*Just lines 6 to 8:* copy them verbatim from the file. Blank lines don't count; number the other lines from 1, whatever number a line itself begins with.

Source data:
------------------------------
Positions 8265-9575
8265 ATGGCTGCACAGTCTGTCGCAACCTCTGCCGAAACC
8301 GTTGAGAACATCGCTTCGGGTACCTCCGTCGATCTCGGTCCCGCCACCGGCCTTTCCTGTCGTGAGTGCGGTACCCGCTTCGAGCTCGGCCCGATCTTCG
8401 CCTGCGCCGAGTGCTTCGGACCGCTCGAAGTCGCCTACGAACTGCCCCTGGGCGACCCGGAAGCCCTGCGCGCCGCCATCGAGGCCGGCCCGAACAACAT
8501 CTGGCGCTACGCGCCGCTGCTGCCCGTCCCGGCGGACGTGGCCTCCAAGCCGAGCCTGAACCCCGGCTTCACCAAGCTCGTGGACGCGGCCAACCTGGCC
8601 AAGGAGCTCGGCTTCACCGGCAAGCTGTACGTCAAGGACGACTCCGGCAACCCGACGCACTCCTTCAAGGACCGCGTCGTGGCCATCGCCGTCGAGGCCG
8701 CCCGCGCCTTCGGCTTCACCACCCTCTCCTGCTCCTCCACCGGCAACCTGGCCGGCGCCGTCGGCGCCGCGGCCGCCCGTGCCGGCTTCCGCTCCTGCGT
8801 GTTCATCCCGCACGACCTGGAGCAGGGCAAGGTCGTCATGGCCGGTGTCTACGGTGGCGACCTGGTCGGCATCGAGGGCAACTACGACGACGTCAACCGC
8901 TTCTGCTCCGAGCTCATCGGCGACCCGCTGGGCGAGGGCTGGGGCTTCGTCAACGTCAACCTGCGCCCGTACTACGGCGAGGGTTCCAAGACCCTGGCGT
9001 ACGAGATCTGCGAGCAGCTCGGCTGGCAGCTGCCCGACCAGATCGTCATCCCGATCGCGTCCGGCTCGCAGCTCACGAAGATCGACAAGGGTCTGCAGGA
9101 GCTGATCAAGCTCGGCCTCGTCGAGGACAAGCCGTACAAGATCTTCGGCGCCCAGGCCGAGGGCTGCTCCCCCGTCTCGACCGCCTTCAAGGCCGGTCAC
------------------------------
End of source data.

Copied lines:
8601 AAGGAGCTCGGCTTCACCGGCAAGCTGTACGTCAAGGACGACTCCGGCAACCCGACGCACTCCTTCAAGGACCGCGTCGTGGCCATCGCCGTCGAGGCCG
8701 CCCGCGCCTTCGGCTTCACCACCCTCTCCTGCTCCTCCACCGGCAACCTGGCCGGCGCCGTCGGCGCCGCGGCCGCCCGTGCCGGCTTCCGCTCCTGCGT
8801 GTTCATCCCGCACGACCTGGAGCAGGGCAAGGTCGTCATGGCCGGTGTCTACGGTGGCGACCTGGTCGGCATCGAGGGCAACTACGACGACGTCAACCGC